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What every small business owner should know about websites

For a long (and growing) list of reasons, your business website is a must. From helping you find new customers and supporting the ones you already have to giving your business greater legitimacy and marketing power – it can do a lot to make your life as a business owner easier. But half of improving it is understanding how to talk about it. 

Whether you’ve made it this far without one, or you’re looking to brush up on the basics: here’s what you need to know.

Know its goal

Is it just there, or are you using it to its fullest?

In its simplest form, your website is simply a digital business card. But it can be so much more. From helping you get found by new customers and supporting the ones you already have, to marketing, scheduling, accepting payment, educating customers, and collecting data – the scope of what you can accomplish with a little bit of understanding and strategy is incredible. That’s why every business owner should understand the true purpose of their website. How does it play into your strategy? What more could it be doing for you? When it comes to accomplishing your goals, it could be one of the most powerful multi-tools you have.


Know what’s under the hood

Understanding hosting & domain names

You have the keys to your car, and – in a perfect world – you know how to drive it. When it starts making funny noises, you also have a general idea where to look and who to call for help. As a business owner, the same should be true for your website. This starts with hosting. Website hosting is the foundation of everything you see online – and ultimately decides how fast, reliable, and secure you are.

When it comes to making everything work, there’s a few different pieces at play, but at its core – web hosting provides the computer resources, memory, and bandwidth that help your website files appear online. While some businesses with more advanced needs might build and manage their own web server, the most common and cost effective solution is a professional hosting provider. All major hosting providers offer similar features including email addresses, security, backups, around the clock support, and easy integration with the most popular content management systems (CMS) like WordPress – more on that later.

Your website relies on its own ‘supply chain’ to be seen by your customers. Each of these pieces can be managed by a single provider, or a third party. For example: it’s possible to buy your domain name from a company like GoDaddy and also have them host your website files and your email address. It’s also possible for you to buy your domain name from Godaddy, host your website files with a company like WPengine, and get email from Google Gsuite. Many business owners prefer the convenience of an all-in-one solution.

These are the essentials that keep your business running online

Registering a domain name is done with a domain registrar like GoDaddy. This is how you actually reserve and renew your domain name (ex: Example.com).

This is where the files that drive your website are stored. With your domain name and DNS in place, these files are accessible by web browsers.

Your DNS server is what translates your domain name into an IP address. When someone types your domain name, your DNS ensures the internet knows how to serve your visitor the files your web host is storing. Google, Amazon, Cloudflare, and Verisign are all examples of DNS providers.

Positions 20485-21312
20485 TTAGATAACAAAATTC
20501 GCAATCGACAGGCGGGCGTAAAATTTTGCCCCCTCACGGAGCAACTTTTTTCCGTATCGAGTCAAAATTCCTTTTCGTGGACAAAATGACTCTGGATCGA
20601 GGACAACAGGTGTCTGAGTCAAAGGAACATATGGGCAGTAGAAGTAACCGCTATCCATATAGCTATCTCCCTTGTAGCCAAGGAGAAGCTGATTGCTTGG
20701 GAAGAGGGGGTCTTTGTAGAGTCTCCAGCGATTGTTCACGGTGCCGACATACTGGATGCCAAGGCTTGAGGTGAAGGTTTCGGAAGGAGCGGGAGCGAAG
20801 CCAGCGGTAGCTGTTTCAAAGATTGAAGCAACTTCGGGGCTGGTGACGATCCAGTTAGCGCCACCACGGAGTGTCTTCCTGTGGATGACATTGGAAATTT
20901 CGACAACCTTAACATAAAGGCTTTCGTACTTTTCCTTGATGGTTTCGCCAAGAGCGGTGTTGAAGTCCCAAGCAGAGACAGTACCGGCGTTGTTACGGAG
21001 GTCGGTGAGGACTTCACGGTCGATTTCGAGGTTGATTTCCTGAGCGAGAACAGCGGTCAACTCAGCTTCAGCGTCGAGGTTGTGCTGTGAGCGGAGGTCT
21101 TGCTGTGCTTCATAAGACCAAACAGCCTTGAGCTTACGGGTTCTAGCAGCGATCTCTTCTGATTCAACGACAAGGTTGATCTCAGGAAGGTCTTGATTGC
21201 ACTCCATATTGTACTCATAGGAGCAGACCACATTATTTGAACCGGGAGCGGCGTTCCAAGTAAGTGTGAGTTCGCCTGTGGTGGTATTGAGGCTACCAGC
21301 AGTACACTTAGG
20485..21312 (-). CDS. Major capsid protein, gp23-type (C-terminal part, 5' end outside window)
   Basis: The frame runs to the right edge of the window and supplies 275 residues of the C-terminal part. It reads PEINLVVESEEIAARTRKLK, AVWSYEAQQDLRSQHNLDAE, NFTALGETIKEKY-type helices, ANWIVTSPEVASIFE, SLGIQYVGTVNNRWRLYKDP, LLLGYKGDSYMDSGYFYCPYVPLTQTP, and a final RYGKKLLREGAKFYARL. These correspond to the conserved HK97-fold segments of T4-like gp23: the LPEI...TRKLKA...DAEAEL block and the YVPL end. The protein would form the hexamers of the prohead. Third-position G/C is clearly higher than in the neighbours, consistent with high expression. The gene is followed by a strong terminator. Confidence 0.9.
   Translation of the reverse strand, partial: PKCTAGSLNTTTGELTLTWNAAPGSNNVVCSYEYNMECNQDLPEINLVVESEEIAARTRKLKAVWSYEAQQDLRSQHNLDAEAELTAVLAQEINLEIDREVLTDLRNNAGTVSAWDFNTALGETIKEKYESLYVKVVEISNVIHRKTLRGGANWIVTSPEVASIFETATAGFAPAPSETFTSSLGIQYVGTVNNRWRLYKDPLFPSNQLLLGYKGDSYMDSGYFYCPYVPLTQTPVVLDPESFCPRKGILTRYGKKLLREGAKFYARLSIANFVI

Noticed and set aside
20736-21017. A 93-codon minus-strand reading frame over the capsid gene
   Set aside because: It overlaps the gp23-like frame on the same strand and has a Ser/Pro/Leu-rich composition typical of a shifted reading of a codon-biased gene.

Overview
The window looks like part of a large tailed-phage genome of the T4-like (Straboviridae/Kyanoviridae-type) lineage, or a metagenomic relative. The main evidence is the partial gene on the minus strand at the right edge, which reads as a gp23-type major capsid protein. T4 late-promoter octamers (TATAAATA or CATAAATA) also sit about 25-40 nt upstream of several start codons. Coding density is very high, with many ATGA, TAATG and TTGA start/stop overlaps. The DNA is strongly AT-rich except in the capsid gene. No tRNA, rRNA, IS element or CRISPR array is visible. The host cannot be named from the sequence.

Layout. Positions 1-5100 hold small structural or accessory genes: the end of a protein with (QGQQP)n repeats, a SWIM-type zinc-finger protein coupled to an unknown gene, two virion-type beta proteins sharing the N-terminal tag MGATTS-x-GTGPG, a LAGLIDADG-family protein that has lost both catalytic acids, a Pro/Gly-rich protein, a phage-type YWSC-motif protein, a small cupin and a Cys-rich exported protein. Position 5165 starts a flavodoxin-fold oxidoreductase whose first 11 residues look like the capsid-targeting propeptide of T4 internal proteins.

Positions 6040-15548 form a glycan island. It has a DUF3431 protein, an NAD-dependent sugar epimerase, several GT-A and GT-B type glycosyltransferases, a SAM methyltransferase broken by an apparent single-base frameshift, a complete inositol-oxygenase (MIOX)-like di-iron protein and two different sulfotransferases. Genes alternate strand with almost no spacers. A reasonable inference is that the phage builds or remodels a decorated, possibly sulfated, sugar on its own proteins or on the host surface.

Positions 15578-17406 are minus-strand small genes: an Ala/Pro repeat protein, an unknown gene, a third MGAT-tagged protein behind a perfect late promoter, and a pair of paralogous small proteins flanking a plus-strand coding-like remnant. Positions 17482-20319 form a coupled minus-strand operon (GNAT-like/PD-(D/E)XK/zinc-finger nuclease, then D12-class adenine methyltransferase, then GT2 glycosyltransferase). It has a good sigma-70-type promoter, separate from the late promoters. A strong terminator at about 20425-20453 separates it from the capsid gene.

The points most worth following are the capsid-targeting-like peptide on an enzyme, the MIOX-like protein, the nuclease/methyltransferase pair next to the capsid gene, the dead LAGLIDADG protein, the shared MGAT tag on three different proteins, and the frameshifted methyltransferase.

It’s a good idea for any serious business to have a custom email address, rather than something from Yahoo.com, Gmail.com, or aol.com. This can be a service provided by your web host or a third party like Google’s Gsuite or Microsoft 365.

Where was your domain purchased, and who’s hosting your website?

It’s not uncommon for a business to obtain website services from a provider that handles it all, from buying the domain and setting it up to managing everyday maintenance, security, and upgrades. It’s also not uncommon for a business to not know exactly where a domain was bought or how to access important settings. Fortunately, these things are easy to look-up with a few keystrokes.

How to check domain name ownership and more

  • Option 1: Check your billing records.

  • Option 2: Go to lookup.icann.org, enter your domain name in the search field, then click lookup. This is what you’ll see.


Is it a static site or is it on a CMS?

Content Management Systems (CMS) have become increasingly popular

There was a time when every website had to be coded by hand. In order to make the simplest update, you needed someone who knew the proper coding languages to make your website function. Today, while web developers can still help you accomplish a lot, the fastest and easiest way to get a site you can easily update and grow is to use a content management system like WordPress. Even if you have some more complex needs – like eCommerce, scheduling, and more, there’s a whole marketplace of free (and paid) integrations to help get the job done.

If you have a static website now, converting to WordPress can be a good way to make updates much easier moving forward.

How to tell if your website is a WordPress site:

Visit www.your-website-URL.com/wp-admin. This is the default login page to manage a wordpress site. If your site is WordPress, there’s a good chance this is what you’ll see:

Visit any page on your website right click and select “view source”. Next, use control + F to search for “wordpress”. If your site is WordPress, it won’t be hard to find!


Know what needs to be updated and maintained

Updates help you stay secure and successful